There have been a number of legislative developments in the first part of 2013 that may impact on the Irish funds industry. This article outlines some of the key developments, including changes introduced in the Finance Act 2013 (the “Act”).
Investment Limited Partnerships
An investment limited partnership (“ILP”) is a partnership of two or more persons which has as its principal business the investment of its funds in property of all kinds. An ILP must consist of at least one general partner and at least one limited partner. The Act alters the tax treatment of the ILP. Previously ILPs were grouped under the same regime that applies to other investment funds structured as companies or unit trusts. ILPs authorised by the Central Bank after 13 February 2013 will no longer be deemed an investment undertaking under tax law and will no longer be subject to the exit charge rules that apply under the investment undertaking tax regime. ILPs which were authorised before 13 February 2013 (of which there is a very limited number) will continue to be deemed an investment undertaking under Irish tax rules. This change will make Ireland’s treatment of ILPs more consistent with the tax treatment of partnership arrangements internationally.
Income and gains in an ILP will be treated for Irish tax purposes as arising to the partners in the ILP in proportion to the value of their investment. Withholding tax, stamp duty and capital acquisition tax exemptions currently enjoyed by ILPs will continue to apply. Each ILP will be obliged to make an annual filing with the Revenue Commissioners giving details of the name and address of, and profits made and benefits accruing to each partner.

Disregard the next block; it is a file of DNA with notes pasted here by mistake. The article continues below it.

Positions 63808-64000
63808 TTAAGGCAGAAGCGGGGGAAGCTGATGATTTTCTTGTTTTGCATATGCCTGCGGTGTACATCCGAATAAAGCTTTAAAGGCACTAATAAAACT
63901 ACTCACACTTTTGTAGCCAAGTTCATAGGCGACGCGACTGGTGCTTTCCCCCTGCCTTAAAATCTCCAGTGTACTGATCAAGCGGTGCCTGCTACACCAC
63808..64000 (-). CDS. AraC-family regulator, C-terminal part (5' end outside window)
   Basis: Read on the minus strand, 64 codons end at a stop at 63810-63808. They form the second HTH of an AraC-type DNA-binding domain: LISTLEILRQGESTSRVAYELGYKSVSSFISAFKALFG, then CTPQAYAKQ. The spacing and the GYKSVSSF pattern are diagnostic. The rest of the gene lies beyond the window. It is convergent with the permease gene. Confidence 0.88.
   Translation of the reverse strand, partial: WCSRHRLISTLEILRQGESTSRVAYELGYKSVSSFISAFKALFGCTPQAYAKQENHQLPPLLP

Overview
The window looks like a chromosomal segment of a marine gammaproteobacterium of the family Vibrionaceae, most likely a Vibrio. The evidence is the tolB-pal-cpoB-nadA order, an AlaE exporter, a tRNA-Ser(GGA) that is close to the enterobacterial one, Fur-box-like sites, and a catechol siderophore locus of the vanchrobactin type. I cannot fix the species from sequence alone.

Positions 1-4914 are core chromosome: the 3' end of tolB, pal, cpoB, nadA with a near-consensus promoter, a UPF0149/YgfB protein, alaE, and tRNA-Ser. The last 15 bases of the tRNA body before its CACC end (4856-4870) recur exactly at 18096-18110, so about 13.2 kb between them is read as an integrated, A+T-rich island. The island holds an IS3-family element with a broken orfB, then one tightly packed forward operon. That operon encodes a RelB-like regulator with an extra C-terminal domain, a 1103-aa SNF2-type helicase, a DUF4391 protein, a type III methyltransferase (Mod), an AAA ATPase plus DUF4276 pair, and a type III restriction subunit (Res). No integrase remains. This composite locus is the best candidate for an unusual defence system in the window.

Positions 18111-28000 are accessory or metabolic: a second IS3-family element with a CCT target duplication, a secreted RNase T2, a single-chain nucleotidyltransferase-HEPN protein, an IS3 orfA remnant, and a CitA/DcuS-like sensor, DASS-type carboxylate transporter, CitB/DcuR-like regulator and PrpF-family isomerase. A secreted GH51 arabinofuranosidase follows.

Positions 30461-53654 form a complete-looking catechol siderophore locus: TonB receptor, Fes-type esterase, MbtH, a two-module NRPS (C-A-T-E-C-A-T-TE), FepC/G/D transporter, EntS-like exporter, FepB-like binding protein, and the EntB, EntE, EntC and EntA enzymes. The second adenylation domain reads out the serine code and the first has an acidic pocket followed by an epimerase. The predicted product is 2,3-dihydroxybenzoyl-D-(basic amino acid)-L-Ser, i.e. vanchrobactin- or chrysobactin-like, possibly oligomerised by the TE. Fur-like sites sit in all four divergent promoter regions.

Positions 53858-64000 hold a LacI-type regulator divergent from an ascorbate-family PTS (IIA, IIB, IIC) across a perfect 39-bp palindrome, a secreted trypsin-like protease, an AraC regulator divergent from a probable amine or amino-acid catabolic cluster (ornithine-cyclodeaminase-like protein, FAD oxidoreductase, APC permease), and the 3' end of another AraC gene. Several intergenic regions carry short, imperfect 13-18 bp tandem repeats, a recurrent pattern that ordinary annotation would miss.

This change is particularly welcome in light of the pending implementation of the Alternative Investment Fund Managers Directive by 22 July 2013 and enhances Ireland’s position as a domicile for regulated investment vehicles. Partnership arrangements can be the preferred investment structure for real estate and private equity fund managers and the tax transparency of ILPs now makes them a more viable option.
Real Estate Investment Trusts
The Act also introduces an Irish Real Estate Investment Trust structure (“REIT”) to facilitate investment in property. Subject to meeting certain criteria, a REIT will not be liable to either corporation/income tax on its property rental income or property profits, or capital gains tax on disposals of assets of its property rental business. Click here for a link to our REIT briefing.
Foreign Account Tax Compliance Act
With the Foreign Account Tax Compliance Act (“FATCA”) withholding tax provisions taking effect from 1 January 2014, the Irish Government moved swiftly in implementing an intergovernmental agreement (“IGA”) with the US in December 2012. The Act gives legislative effect to this IGA and also allows the Revenue Commissioners to make regulations in order to achieve the information exchanges required by FATCA.
Carried Interest Regime
The Act introduces changes and clarifications to the Irish carried interest tax rules that may be of interest to venture fund managers. The Irish carried interest rules relate to the share of profits which an investment manager is entitled to receive from the profits of investment in certain private companies engaged in research and development or innovation activities. The rules provide for a preferential capital gains tax rate of 15% for individuals and 12.5% for companies on carried interest once certain criteria are satisfied.
Those criteria are relaxed under the Act as follows:
- The investment must now remain in place for at least 3 years (previously 6)
- The Act extends the scope of the relief so that it is not limited to carried interest derived from investments in companies at the start-up phase only
- The Act links the relief to the overall performance of the investment portfolio of the qualifying venture capital fund rather than to individual investments
- The relief, which is currently available to companies and partnerships, is extended to individual venture fund managers under the Act
Tax Rates for Corporate Investors
Since 2012, Irish companies which invest in Irish funds suffer “exit tax” on distributions and other payments from funds at a rate of 25%. This is lower than the rates that apply to individual investors (currently 33%/36%). The Act introduces a requirement for a declaration by the corporate investor in order to avail of the 25% rate.